gRNA Expression Strategy

 
CRISPR/Cas9 screens were performed in melanoma A-375 and chronic myelogenous leukemia K-562 cell lines stably expressing Cas9.
gRNAs were screened via viral infection (transduction) at an MOI of 0.3, maintained at a 1000-fold representation of each gRNA. All screens were performed in triplicate. Genomic analysis was carried out using single read NGS (Next Generation Sequencing) and depletion of cells containing knockout of essential genes (EG). Genomic CRISPR/Cas9 cut-type was determined via NGS using paired-end reads.

Single-gRNA screening libraries were created for purposes of comparison of the CRoatan designs to those published by Doench et al. (Harvard, sgRNAscorer), Chari et al. (Broad, GPP Portal) and those used by Edit-R (Dharmacon), (see Figure 4). The single gRNAs were cloned into a 3rd generation lentiviral vector harboring a U6 promoter, a gRNA backbone, and a ZsGreen-P2A-puromycinR transcript driven by an SFFV promoter.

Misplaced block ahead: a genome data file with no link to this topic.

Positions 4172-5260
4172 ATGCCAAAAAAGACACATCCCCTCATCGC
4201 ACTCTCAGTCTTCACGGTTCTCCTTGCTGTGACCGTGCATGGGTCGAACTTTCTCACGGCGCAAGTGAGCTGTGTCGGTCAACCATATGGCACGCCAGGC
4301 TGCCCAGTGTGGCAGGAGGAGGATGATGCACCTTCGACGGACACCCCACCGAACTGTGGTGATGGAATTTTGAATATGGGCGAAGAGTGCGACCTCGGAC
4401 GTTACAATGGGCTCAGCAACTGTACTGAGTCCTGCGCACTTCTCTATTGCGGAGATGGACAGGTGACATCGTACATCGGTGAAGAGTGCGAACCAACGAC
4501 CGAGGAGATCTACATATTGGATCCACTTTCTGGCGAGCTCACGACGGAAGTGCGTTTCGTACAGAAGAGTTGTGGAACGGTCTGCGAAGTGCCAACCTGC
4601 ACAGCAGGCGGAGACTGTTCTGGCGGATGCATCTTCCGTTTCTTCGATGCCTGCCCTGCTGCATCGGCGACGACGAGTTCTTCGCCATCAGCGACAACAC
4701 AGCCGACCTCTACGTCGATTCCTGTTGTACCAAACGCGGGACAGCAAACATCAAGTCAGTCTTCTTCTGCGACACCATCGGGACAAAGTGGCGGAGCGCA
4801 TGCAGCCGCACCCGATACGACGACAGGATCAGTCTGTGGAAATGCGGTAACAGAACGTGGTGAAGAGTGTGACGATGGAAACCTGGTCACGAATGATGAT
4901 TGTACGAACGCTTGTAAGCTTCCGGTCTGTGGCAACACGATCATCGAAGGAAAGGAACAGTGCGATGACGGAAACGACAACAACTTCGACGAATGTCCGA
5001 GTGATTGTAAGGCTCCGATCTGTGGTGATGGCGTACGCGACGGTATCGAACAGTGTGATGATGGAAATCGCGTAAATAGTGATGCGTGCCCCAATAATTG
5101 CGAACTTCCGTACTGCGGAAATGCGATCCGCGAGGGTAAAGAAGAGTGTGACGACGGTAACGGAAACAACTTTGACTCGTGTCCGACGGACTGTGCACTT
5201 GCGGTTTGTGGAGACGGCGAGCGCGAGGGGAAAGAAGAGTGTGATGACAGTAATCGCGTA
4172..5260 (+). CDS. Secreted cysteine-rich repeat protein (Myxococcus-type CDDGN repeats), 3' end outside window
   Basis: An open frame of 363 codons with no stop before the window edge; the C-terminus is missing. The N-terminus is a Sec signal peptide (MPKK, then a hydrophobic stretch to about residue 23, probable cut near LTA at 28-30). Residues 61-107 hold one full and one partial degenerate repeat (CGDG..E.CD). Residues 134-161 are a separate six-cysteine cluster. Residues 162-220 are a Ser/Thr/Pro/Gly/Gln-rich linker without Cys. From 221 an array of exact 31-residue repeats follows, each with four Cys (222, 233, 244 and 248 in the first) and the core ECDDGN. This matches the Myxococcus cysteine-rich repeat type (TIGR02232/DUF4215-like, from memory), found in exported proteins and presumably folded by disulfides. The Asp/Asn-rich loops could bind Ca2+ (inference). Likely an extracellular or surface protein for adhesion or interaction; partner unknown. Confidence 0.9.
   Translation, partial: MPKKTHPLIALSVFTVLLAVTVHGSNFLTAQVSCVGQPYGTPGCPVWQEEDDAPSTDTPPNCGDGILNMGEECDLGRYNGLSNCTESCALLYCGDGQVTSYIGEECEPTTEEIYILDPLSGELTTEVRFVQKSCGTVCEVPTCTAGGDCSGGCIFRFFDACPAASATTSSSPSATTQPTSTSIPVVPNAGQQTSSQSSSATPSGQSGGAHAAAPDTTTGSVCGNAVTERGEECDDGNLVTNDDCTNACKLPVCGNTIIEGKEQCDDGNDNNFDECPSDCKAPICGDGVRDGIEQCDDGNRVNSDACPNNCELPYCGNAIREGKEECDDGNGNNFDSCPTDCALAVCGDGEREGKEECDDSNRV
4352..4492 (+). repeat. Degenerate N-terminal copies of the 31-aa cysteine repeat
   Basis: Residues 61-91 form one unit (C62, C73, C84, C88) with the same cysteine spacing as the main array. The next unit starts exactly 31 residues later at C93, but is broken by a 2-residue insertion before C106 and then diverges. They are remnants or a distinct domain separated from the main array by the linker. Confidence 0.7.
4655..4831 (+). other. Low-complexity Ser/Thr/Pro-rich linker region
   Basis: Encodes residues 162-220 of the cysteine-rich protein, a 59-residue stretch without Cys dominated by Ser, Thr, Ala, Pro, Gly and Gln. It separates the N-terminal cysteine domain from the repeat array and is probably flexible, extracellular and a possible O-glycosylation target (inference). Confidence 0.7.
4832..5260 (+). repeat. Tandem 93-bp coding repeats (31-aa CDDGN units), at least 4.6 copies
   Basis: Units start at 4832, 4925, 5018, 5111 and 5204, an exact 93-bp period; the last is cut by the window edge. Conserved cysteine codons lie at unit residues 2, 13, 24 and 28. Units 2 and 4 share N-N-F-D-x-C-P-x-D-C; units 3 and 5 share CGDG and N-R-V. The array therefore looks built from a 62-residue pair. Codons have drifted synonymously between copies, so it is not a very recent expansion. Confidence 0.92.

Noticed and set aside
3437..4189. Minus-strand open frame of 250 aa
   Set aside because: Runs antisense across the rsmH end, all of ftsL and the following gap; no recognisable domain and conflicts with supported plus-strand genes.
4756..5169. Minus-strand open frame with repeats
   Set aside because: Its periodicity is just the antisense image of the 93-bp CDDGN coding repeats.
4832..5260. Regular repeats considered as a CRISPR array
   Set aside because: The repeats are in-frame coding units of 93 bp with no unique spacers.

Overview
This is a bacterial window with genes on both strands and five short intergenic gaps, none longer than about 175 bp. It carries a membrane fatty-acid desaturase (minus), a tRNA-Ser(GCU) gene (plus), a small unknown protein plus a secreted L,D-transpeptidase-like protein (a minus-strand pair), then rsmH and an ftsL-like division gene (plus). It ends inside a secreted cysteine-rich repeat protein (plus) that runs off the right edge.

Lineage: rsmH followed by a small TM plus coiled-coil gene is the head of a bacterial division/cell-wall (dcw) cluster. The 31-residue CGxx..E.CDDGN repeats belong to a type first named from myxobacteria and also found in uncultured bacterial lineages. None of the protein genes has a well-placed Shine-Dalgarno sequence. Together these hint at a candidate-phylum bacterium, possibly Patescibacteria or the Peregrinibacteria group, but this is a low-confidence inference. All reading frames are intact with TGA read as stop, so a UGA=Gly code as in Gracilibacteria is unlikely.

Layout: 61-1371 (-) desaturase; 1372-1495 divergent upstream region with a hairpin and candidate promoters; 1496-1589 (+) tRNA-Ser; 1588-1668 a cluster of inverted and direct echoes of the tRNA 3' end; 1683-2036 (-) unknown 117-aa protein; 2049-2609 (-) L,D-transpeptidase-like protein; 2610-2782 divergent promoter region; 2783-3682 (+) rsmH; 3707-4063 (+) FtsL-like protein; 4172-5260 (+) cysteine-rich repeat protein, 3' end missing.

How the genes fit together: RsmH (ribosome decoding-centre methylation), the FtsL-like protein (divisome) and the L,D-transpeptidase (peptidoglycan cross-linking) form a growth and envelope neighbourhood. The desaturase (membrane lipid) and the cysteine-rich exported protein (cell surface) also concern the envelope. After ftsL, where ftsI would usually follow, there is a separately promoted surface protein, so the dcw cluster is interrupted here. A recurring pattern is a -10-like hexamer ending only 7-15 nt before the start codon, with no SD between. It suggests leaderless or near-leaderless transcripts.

For dual gRNA libraries, gRNA sequences were predicted using the CRoatan Algorithm and cloned into a 3rd generation lentiviral vector depicted in Figure 5. The 2 gRNAS were expressed from a single lentiviral vector that harbored two divergent U6 promoters, a 25bp identification barcode, Illumina-adapters, an SFFV promoter and a bicistronic ZsGreen-P2A-PuromycinR transcript. It was reasoned that a higher frequency of deleterious mutations could be inflicted by simultaneously expressing two independent sgRNAs to the same gene target. In gRNA pairings overlapping target regions were avoided to minimize interference, and CRoatan scores were balanced to maximize the number of couples with at least one strong guide (see Figure 6).